Tag Archives: Adrian Tchaikovsky

#Sunday Post – 6th May, 2018 #Brainfluffbookblog

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This is part of the weekly meme over at the Caffeinated Reviewer, where book bloggers can share the books and blogs they have written.

And the sun is shining! Yesterday my sister and I wandered along the beach eating ice creams and watching the sun glinting on the water at Littlehampton beach. It’s been a much easier week, I’m glad to say.

On Monday evening, I had a particularly wonderful Creative Writing lesson – my students rose magnificently to the writing exercise and the quality of the writing we heard had me walking out of the room on air. I always enjoy my teaching – but that was definitely a golden moment… On Thursday, my wonderful friend, Mhairi came over for more talk about books and marketing and suchlike – and the dark arts are looking a little less murky. I am now working on the final book in my Sunblinded trilogy, Breathing Space, going through the final editing phase and hope to have it out sometime in June/July… watch this space.

This week I have read:

The Hyena and the Hawk – Book 3 of the Echoes of the Falls by Adrian Tchaikovksy
Tchaikovsky’s epic fantasy trilogy, Echoes of the Fall, following The Bear and the Serpent. From the depths of the darkest myths, the soulless Plague People have returned. Their pale-walled camps obliterate villages, just as the terror they bring with them destroys minds. In their wake, nothing is left of the true people: not their places, not their ways. The Plague People will remake the world as though they had never been. The heroes and leaders of the true people – Maniye, Loud Thunder, Hesprec and Asman – will each fight the Plague People in their own ways. They will seek allies, gather armies and lead the charge. But a thousand swords or ten thousand spears will not suffice to turn back this enemy. The end is at hand for everything the true people know.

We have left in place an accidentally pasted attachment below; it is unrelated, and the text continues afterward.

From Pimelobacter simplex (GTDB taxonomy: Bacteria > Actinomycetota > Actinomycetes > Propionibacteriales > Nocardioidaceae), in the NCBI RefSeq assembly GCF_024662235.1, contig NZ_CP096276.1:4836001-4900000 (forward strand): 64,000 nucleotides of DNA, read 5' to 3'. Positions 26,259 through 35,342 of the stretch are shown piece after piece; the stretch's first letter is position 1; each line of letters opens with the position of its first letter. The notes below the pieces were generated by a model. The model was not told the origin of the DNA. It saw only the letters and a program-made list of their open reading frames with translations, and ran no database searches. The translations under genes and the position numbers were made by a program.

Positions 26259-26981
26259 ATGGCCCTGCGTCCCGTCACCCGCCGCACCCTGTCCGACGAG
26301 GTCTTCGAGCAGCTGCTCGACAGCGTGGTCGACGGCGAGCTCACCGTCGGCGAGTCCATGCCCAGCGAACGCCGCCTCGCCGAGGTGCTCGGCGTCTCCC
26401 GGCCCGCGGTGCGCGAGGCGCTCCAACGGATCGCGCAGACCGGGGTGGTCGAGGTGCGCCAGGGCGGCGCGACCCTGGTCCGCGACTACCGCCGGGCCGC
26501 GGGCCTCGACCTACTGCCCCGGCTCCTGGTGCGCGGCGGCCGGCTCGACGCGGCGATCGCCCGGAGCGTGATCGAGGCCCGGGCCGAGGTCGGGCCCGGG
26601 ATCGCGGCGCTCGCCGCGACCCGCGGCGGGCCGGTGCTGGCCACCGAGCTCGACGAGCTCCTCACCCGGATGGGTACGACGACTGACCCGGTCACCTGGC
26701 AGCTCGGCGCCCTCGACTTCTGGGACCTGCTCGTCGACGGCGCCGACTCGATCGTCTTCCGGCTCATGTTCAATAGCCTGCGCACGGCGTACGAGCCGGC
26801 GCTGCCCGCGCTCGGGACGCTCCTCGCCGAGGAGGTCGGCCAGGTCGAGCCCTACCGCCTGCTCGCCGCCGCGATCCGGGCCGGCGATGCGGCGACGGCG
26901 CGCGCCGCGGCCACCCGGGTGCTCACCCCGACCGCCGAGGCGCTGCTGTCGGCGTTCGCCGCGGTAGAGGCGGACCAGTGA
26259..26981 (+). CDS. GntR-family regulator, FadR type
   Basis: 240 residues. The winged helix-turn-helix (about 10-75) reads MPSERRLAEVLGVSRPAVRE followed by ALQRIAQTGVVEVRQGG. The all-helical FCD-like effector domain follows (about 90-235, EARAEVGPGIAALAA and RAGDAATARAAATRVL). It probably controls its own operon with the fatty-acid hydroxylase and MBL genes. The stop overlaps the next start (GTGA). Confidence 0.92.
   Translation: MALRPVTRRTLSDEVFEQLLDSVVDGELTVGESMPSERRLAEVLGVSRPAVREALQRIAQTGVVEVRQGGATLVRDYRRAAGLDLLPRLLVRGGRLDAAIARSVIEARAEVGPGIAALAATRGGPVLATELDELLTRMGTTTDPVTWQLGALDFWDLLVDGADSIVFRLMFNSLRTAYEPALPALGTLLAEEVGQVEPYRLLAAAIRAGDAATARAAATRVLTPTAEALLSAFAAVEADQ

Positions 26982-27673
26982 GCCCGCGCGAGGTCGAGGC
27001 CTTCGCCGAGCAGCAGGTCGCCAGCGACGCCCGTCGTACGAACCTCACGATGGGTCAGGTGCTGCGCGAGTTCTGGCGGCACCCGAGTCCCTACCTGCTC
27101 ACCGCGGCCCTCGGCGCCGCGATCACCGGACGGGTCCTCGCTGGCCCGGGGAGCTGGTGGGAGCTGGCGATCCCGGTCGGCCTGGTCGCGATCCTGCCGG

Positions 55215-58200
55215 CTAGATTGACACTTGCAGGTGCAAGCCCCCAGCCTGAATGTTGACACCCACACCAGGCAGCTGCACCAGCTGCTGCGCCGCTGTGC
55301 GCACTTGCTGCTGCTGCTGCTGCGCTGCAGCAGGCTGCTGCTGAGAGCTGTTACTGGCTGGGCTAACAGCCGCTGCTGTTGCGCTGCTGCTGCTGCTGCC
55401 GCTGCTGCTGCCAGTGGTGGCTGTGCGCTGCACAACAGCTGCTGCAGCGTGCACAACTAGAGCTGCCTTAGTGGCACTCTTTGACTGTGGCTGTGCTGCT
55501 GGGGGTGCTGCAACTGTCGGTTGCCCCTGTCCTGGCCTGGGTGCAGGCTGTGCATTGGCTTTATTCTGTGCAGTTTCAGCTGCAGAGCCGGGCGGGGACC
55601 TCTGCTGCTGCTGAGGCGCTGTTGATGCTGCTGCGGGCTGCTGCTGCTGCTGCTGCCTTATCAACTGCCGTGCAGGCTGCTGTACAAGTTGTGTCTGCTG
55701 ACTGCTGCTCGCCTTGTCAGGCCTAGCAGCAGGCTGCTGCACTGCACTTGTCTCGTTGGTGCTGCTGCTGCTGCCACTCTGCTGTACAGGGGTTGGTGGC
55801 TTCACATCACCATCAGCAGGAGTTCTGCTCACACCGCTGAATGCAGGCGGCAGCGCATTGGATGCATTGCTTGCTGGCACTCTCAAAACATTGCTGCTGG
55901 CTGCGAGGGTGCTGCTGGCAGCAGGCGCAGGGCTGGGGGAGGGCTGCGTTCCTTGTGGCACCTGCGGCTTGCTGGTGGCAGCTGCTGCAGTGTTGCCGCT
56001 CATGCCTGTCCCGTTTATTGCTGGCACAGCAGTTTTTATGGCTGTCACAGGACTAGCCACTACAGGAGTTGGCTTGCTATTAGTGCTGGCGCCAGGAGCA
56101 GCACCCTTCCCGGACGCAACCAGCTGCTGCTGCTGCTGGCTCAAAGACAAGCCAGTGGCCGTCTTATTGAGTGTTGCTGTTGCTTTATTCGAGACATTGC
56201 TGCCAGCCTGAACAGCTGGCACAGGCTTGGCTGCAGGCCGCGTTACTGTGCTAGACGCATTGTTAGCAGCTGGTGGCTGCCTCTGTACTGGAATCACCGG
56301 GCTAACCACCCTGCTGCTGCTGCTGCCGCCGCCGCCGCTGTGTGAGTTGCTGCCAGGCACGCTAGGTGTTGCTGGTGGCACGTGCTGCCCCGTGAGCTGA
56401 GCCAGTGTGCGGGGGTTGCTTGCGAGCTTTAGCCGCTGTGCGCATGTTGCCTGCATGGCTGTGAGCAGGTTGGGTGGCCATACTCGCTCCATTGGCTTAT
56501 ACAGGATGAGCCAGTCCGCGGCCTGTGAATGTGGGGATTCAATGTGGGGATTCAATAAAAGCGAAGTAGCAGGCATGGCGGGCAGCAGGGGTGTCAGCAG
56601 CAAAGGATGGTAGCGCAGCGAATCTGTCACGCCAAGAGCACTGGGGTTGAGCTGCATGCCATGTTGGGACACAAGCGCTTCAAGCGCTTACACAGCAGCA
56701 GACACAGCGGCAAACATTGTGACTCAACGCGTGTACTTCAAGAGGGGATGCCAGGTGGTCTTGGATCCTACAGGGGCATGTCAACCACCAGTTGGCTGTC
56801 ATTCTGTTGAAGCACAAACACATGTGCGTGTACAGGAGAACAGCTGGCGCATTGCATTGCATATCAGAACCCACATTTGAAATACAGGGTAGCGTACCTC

This was yet another in the fabulous run of books I’ve read, recently. A wonderful end to an outstanding series… I reviewed this one during the week.

Song of Blood and Stone – Book 1 of the Earthsinger Chronicles by L. Penelope
Orphaned and alone, Jasminda lives in a land where cold whispers of invasion and war linger on the wind. Jasminda herself is an outcast in her homeland of Elsira, where her gift of Earthsong is feared. When ruthless soldiers seek refuge in her isolated cabin, they bring with them a captive–an injured spy who threatens to steal her heart.
This was an interesting dystopian fantasy adventure that was a solid start to this series with an engaging protagonist. Recommended for fans of romance fantasy.

 

 

My posts last week:

Sunday Post – 29th April 2018

*NEW RELEASE SPECIAL* Review of Before Mars – Book 3 of the Planetfall series by Emma Newman

Teaser Tuesday featuring Song of Blood and Stone – Book 1 of the Earthsinger Chronicles by L. Penelope

Can’t-Wait Wednesday featuring Furyborn – Book 1 of the Empirium by Claire Legrande

*NEW RELEASE SPECIAL* Review of The Hyena and The Hawk – Book 3 of the Echoes of the Fall series by Adrian Tchaikovksy

Friday Face-off – The hand that writes and having writ moves me… featuring The Moving Finger – Book 4 of the Miss Marple Mysteries by Agatha Christie

*NEW RELEASE SPECIAL* Review of Song of Blood and Stone – Book 1 of the Earthsinger Chronicles by L. Penelope

Interesting/outstanding blogs and articles that have caught my attention during the last week, in no particular order:

Have You Joined Our Banned Book Club? https://thisislitblog.com/2018/05/04/have-you-joined-our-banned-book-club-yet/ This sounds like a really cool idea – have a group read of a book that has previously been banned… Check it out.

All Is Ready for the Mars InSight Lander http://earthianhivemind.net/2018/05/04/ready-mars-insight-lander/ Steph has provided a fascinating video clip from NASA explaining what they hope to achieve with this new Mars mission.

Thursday Doors https://jeanreinhardt.wordpress.com/2018/05/03/thursday-doors-99/ Whether you use these wonderful photos as a writing prompt, or admire the wild, tumbledown beauty – these are a delight

The reality of a loss of faith
https://zenandtheartoftightropewalking.wordpress.com/2018/05/02/the-reality-of-a-loss-of-faith/ Viv’s articles are always worth reading – and this one is no exception…

Interview with Emma Newman https://fantasy-hive.co.uk/2018/04/interview-with-emma-newman/ Emma Newman, author of the fabulous Planetfall series, discusses her writing in this riveting interview.

Have a great week and thank you very much for taking the time and trouble to visit, like and comment on my site.

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*NEW RELEASE SPECIAL* Review of KINDLE Ebook #The Hyena and the Hawk – Book 3 of the #Echoes of the Fall series by #Adrian Tchaikovsky #bookreview #Brainfluffbookreview

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I’ve enjoyed the first two books in this fascinating, shape-shifting fantasy series and was looking forward to reading the final slice of this adventure – see my review of The Tiger and Wolf .